RIYADH, Saudi Arabia (AP) — Saudi Arabia's oil company Aramco began public trading on Wednesday, gaining 10% in its first moments on the market in a dramatic debut that pushed its value to $1.88 trillion, higher than any other listed company in the world.
Trading on the Saudi Tadawul stock exchange came after a mammoth $25.6 billion initial public offering that set the record as the biggest ever in history.
Aramco, owned by the state, has sold a 1.5% stake in the company, pricing its shares before trading at 32 Saudi riyals, or $8.53.
At pre-trading auction early in the morning, bids for Aramco reached the 10% limit on stock price fluctuation allowed by Tadawul. That pushed the price of Aramco shares in its debut to 35.2 riyals, or $9.39 a share.
Aramco is now the most valuable listed company in the world, worth more than Microsoft or Apple. It's worth more than the top five oil companies — Exxon Mobil, Total, Royal Dutch Shell, Chevron and BP — combined.
Aramco is selling 0.5% of its shares to individual retail investors — most of whom are Saudi nationals — and 1% to institutional investors, most of which are Saudi and Gulf-based funds.
The retail portion was limited to Saudi citizens, residents of Saudi Arabia or nationals of Gulf Arab states.
Saudi Crown Prince Mohammed bin Salman said he will use the money raised from the sale of a sliver of the kingdom's crown jewel to diversify the country's economy and fund major national projects to create jobs for millions of young Saudis entering the workforce.
What the 34-year-old crown prince had initially sought was a $2 trillion valuation for Aramco and the sale of up to 5% of the company on an international stock exchange as well as the Saudi market, which could raise $100 billion.
Potential buyers outside Saudi Arabia thought his $2 trillion valuation was too high. With the gains made on Tadawul and a strong local push, the company moves closer to clinching that $2 trillion mark without even listing internationally.
"They have had to launch the IPO on their own stock exchange as the valuation was unlikely to be achieved elsewhere," said John Colley, associate dean at Warwick Business School in the U.K.
He said the surging price on launch suggests that buying may be from those affiliated with the crown prince.
In the lead up to the flotation, there had been a strong push for Saudis, including princes and businessmen, to contribute to what's seen as a moment of national pride, and even duty.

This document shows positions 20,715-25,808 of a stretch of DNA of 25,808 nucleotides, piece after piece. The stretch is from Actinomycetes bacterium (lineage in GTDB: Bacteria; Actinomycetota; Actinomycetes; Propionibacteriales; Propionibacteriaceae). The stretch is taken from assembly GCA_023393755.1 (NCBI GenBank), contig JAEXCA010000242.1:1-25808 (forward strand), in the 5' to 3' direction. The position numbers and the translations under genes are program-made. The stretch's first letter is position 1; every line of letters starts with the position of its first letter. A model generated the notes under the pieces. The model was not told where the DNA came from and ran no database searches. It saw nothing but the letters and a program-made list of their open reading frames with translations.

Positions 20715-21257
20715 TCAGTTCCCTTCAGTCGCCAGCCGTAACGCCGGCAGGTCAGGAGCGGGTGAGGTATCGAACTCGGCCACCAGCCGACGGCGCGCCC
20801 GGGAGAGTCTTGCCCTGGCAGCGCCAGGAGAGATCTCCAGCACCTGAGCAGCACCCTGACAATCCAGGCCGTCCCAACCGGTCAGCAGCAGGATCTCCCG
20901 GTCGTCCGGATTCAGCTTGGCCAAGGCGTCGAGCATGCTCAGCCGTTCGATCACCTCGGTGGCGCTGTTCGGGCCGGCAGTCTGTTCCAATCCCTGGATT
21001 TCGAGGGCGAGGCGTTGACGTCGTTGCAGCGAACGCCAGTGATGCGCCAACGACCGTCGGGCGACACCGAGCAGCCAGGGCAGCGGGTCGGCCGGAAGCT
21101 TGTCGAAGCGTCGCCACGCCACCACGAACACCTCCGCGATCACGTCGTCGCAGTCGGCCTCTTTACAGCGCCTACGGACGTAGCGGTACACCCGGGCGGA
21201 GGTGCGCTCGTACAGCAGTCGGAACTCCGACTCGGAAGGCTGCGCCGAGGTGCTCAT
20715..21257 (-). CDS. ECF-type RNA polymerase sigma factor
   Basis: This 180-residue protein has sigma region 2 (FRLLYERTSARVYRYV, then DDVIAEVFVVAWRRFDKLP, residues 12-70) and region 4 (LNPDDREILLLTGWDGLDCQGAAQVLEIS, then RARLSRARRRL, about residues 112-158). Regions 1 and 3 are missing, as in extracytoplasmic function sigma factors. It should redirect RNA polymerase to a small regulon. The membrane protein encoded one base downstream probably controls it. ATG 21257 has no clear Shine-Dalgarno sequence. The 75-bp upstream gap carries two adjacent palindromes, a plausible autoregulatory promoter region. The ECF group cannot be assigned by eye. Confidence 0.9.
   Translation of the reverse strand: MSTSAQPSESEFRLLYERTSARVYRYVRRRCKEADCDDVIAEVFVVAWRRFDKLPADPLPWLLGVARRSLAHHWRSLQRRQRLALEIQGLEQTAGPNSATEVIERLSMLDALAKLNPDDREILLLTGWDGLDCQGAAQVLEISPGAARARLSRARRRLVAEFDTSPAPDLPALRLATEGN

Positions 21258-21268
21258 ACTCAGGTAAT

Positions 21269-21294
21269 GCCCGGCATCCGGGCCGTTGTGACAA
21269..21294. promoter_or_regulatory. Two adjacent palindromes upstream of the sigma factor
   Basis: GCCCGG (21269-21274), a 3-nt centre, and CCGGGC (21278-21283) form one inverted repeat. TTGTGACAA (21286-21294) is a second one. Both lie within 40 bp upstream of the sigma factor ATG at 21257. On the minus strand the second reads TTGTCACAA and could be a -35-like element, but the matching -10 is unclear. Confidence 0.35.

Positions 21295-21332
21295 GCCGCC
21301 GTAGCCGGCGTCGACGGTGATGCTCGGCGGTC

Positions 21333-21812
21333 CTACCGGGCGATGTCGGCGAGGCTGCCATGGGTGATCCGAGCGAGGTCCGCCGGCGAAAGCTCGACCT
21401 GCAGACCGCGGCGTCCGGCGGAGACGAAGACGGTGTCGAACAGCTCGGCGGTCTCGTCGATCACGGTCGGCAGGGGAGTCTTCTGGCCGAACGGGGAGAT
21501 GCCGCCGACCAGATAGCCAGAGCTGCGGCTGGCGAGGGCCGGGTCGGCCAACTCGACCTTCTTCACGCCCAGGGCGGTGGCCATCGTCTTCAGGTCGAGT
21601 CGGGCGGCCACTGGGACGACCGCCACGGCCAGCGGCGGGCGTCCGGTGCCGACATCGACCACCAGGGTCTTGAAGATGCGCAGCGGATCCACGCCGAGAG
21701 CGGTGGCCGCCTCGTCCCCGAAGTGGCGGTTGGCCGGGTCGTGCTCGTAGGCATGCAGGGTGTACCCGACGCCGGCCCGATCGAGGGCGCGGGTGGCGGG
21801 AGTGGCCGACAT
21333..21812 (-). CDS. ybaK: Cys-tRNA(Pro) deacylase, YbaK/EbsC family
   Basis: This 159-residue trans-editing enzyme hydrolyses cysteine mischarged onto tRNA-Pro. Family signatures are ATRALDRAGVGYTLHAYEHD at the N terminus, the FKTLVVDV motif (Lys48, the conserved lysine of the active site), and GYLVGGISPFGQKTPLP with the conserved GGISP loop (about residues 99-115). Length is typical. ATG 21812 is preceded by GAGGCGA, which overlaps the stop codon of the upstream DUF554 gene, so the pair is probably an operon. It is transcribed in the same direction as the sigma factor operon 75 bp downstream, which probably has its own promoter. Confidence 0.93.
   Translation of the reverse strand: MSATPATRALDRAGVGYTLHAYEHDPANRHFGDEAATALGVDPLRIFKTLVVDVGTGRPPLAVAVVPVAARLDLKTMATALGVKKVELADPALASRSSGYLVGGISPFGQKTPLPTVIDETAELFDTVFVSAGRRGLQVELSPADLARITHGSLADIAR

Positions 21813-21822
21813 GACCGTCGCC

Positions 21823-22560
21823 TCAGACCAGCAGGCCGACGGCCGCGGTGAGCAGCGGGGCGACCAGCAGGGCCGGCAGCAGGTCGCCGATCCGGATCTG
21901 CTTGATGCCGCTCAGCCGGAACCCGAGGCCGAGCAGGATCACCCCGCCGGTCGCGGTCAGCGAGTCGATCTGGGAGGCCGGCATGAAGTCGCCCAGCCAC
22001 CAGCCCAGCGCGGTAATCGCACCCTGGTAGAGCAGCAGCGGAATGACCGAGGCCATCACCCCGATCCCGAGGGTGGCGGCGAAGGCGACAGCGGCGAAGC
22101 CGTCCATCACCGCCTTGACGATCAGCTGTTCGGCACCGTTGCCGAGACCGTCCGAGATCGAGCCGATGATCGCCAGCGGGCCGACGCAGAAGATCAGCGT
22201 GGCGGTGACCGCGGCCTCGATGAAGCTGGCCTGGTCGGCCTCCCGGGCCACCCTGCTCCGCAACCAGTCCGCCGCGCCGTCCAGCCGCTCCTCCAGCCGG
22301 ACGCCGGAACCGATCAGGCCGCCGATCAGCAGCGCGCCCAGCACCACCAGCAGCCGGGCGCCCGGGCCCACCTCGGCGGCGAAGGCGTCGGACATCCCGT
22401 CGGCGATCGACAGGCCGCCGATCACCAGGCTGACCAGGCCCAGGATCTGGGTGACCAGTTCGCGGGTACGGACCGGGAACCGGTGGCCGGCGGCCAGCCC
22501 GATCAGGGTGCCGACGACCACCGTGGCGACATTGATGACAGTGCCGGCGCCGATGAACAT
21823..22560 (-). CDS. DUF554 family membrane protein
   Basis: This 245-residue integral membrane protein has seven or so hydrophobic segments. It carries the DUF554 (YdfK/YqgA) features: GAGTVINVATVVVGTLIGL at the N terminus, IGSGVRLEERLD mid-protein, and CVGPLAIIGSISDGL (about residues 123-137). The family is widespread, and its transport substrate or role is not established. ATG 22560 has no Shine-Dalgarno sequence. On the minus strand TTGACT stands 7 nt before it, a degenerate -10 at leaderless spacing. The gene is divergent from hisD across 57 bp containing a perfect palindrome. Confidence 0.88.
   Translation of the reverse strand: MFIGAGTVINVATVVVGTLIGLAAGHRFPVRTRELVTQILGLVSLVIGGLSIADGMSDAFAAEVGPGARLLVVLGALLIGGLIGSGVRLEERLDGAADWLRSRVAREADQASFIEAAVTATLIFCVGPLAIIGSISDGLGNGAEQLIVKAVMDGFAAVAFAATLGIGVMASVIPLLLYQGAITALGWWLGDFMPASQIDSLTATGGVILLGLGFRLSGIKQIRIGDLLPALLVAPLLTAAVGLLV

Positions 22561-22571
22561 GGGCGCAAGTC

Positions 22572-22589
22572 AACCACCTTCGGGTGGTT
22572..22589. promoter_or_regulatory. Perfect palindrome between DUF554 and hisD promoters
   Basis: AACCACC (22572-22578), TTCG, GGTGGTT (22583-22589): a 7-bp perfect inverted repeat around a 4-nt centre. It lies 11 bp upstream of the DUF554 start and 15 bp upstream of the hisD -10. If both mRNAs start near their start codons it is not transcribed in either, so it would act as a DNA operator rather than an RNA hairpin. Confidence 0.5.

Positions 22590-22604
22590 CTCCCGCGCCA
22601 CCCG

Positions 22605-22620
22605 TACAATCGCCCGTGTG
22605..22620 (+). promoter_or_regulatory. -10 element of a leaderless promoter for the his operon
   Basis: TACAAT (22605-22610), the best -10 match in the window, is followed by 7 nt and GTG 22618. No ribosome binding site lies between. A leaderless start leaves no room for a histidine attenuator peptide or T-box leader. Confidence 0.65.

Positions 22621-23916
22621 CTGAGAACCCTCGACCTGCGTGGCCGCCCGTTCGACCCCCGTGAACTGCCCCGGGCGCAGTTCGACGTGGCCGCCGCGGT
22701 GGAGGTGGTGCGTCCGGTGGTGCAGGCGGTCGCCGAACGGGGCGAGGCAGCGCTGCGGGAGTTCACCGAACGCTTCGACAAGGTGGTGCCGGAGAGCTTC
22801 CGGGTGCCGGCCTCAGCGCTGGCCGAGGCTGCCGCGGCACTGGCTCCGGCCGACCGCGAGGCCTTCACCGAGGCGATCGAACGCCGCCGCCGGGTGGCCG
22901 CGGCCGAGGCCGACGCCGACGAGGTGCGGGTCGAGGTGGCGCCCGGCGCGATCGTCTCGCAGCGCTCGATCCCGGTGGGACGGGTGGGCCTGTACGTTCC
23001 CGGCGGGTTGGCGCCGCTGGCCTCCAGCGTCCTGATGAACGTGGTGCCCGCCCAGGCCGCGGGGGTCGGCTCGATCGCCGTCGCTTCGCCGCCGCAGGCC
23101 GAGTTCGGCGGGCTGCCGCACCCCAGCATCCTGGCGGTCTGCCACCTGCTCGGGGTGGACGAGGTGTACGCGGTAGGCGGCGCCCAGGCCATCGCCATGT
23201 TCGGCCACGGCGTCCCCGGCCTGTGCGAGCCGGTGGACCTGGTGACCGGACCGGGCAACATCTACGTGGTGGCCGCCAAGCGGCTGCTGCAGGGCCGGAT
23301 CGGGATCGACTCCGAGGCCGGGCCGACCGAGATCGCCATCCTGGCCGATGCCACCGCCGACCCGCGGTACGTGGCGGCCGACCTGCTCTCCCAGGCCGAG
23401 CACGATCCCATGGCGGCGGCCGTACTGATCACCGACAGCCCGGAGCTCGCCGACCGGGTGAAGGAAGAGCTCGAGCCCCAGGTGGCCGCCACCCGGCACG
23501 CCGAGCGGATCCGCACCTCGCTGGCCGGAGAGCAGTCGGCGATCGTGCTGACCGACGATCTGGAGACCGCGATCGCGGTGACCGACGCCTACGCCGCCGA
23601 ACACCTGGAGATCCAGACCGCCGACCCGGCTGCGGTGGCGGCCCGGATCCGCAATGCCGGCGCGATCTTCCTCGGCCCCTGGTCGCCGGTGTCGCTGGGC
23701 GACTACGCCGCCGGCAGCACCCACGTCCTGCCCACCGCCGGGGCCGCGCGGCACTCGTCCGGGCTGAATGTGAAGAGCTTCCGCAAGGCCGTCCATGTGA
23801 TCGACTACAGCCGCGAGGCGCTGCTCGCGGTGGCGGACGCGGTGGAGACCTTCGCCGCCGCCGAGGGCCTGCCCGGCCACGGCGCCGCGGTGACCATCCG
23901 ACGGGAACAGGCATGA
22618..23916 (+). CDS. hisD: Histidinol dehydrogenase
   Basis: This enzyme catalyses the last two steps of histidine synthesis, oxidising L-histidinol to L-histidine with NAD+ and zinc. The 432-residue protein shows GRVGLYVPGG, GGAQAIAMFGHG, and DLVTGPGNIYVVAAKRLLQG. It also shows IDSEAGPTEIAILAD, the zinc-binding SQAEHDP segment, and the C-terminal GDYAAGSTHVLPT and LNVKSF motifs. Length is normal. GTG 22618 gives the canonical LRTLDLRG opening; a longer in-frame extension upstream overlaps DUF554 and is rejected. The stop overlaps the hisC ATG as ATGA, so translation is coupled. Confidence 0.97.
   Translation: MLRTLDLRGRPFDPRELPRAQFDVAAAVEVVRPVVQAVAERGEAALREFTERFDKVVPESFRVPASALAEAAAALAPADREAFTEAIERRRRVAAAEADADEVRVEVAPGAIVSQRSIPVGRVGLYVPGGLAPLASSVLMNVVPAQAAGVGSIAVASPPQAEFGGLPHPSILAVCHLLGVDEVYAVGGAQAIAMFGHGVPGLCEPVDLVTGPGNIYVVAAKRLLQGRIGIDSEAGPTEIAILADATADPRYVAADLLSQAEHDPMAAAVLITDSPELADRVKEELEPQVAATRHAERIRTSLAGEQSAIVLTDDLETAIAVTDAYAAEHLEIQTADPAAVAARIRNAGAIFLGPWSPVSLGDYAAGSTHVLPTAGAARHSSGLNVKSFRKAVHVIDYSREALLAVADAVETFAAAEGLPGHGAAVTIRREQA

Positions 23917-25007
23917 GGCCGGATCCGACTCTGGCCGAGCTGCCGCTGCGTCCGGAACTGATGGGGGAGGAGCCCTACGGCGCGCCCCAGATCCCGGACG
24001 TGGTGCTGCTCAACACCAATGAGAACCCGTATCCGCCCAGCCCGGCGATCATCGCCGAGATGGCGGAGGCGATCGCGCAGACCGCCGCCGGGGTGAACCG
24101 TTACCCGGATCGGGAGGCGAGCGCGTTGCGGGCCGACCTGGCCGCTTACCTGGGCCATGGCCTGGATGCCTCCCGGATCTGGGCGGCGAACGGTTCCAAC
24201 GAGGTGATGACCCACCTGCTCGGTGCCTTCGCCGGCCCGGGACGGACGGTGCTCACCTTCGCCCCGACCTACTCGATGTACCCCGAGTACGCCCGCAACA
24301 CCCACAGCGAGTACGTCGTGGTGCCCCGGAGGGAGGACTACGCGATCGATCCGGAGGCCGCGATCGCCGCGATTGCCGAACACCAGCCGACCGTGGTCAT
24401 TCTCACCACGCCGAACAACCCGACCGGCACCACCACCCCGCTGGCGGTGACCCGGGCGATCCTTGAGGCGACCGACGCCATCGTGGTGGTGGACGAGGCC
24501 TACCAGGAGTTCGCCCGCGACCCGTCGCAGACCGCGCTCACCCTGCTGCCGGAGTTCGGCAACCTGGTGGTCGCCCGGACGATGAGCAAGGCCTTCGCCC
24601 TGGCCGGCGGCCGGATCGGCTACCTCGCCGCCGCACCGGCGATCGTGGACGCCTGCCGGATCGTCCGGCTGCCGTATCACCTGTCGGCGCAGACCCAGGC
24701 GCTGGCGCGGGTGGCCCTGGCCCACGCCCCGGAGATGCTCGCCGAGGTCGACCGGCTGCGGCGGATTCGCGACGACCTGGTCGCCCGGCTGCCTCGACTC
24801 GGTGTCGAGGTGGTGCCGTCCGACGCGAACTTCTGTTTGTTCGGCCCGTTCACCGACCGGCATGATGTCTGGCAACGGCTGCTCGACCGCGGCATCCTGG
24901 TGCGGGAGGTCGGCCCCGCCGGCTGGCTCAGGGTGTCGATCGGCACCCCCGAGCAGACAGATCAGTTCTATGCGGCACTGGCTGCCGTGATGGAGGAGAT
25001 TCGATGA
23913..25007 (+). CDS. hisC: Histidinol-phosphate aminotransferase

Aramco, which has exclusive rights to produce and sell the kingdom's energy reserves, was founded in 1933 with America's Standard Oil Co. before becoming fully owned by Saudi Arabia four decades ago.
Strong demand for Aramco's stock has so far been mostly drawn from Saudi funds, rather than the wider net of international investors the crown prince's economic diversification plan may need to succeed.
While the sale of Aramco is a step toward raising new streams of capital for the government's Public Investment Fund, it is only part of a much larger transformation needed to move the economy away from reliance on oil exports.
Zachary Cefaratti, CEO of Dalma Capital, which invested in Aramco through funds, said he anticipates the company soon will become the first in the world valued at more than $2 trillion.
Institutional investors raised more $106 billion during the book-building period of the Aramco IPO that closed last week. Less than a quarter of that, 23%, was raised from non-Saudi investors, according to lead adviser Samba Capital.
Saudi companies and government institutions raised 51% of the $106 billion in institutional demand, with public and private funds contributing to the remaining 26%, Samba Capital said.
To encourage Saudi citizens to buy and hold of Aramco stock, the company says it will pay a dividend of at least $75 billion in 2020. Individual Saudi investors who hold their shares for six months from the first day of trading can also receive up to 100 bonus shares, or one for every 10 held.
The government encouraged Saudis by making it easier to get credit for stock purchases.
The result was that just over 5 million people, nearly all of them Saudi nationals in a population of around 20 million citizens, generated subscriptions of $13 billion.
With oil prices hovering around $63 a barrel, the kingdom needs a break-even oil price of $87 a barrel to balance its budget and climb out of deficit, according to Monica Malik, chief economist at Abu Dhabi Commercial Bank.
One of the biggest expenditures is government salaries for the millions of Saudis who work in the public sector.
Aramco's flotation could help generate billions of dollars in capital to invest in job-creating projects that benefit private businesses and keep unemployment from rising beyond current levels of roughly 12%.
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